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Murderess’ fate unknown

An effort to quell a century of doubt as to whether the body of serial killer Belle Gunness is actually the corpse buried in Forest Home Cemetery will likely have to wait a bit longer.

Andrea Simmons, a recent graduate of the University of Indianapolis, is leading a forensic hunt to determine whether the Midwestern murderess staged her own death and fled to California 100 years ago on April 28, 1908. A gravesite in Forest Park has long been regarded as Gunness’ final resting place, but persistent speculation suggests the woman may have escaped to California.

Simmons and a team of anthropologists from the university exhumed the unmarked grave here in Forest Park in November. They are attempting to have DNA from the skeleton compared with DNA taken from an envelope Gunness is believed to have licked. Those efforts have been unsuccessful.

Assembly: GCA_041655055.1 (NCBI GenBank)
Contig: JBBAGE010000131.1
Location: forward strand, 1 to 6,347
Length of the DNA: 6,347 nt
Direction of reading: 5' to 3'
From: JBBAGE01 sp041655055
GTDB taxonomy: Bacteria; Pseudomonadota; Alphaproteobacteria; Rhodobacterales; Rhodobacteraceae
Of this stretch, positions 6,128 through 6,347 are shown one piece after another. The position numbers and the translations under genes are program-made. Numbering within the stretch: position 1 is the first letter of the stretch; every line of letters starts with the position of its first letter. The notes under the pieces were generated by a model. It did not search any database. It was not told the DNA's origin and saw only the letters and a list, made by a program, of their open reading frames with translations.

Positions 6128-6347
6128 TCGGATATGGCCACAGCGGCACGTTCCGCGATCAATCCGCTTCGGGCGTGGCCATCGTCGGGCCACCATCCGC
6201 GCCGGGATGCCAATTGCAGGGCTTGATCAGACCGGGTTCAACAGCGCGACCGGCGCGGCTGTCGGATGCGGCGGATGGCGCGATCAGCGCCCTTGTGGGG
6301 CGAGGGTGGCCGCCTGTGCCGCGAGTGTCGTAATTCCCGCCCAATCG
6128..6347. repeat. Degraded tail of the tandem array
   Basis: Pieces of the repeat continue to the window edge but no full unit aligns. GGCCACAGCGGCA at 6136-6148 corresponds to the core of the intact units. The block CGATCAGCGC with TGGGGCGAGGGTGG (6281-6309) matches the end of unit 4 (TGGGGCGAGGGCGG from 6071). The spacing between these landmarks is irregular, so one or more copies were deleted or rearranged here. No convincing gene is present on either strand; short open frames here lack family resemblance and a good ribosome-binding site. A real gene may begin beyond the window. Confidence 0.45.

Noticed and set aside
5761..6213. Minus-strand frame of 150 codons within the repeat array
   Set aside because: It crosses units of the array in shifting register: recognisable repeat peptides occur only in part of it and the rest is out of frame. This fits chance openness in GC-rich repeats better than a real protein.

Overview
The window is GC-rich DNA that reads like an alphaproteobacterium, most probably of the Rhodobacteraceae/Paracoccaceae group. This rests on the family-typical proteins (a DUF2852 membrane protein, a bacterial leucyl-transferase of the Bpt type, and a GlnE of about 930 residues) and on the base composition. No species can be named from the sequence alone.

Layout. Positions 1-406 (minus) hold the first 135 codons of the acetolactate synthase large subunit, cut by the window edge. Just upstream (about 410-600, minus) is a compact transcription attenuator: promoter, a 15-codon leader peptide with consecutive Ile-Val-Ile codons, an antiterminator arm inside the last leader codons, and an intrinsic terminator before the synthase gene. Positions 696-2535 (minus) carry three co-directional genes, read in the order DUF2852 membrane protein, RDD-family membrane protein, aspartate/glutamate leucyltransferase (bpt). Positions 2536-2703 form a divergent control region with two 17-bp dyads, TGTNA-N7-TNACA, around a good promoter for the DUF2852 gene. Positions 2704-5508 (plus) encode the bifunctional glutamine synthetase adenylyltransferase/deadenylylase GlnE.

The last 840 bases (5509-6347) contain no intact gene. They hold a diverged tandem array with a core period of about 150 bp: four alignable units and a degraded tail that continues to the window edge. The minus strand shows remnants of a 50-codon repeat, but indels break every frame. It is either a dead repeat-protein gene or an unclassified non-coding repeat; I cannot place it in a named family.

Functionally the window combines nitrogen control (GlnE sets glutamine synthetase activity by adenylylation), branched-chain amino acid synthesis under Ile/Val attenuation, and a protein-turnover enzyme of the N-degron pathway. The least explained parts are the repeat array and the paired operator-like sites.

The next step, said Simmons, is to send everything to a lab at the University of North Texas and exhume Gunness’ sister from a grave in California.

Earth Day spent outdoors

Middle school students in Forest Park recognized Earth Day, April 22, by participating in a host of outdoor activities intended to raise public awareness and beautify the area. Chalk murals, flower plantings and trash collection preceded an afternoon picnic.

The activities were tied into the students’ classroom science and writing lessons and provided fodder for a letter sent to the governor’s office in Springfield. The purpose of the letter was to inform the governor that the students have gained a better understanding of what it means to be a responsible citizen.

No deal yet for parking expansion

Negotiations between the municipality and the owner of a multi-family home at 415 Circle Ave. have not yet produced a deal that would allow the village to acquire the lot for the purpose of providing more public parking. According to Village Administrator Mike Sturino, the sides have not been able to agree on the purchase price.

Village officials have identified the parcel as one of several that could be used to expand existing lots along Madison Street. In particular, this site is more attractive because it sits further north within its respective neighborhood and would be less intrusive as a parking lot, officials said.

Owner Jerry Vainisi has expressed a willingness to sell, but said in a recent e-mail that there is “no rush by either party to make anything happen.” Vainisi is also the owner of Forest Park National Bank.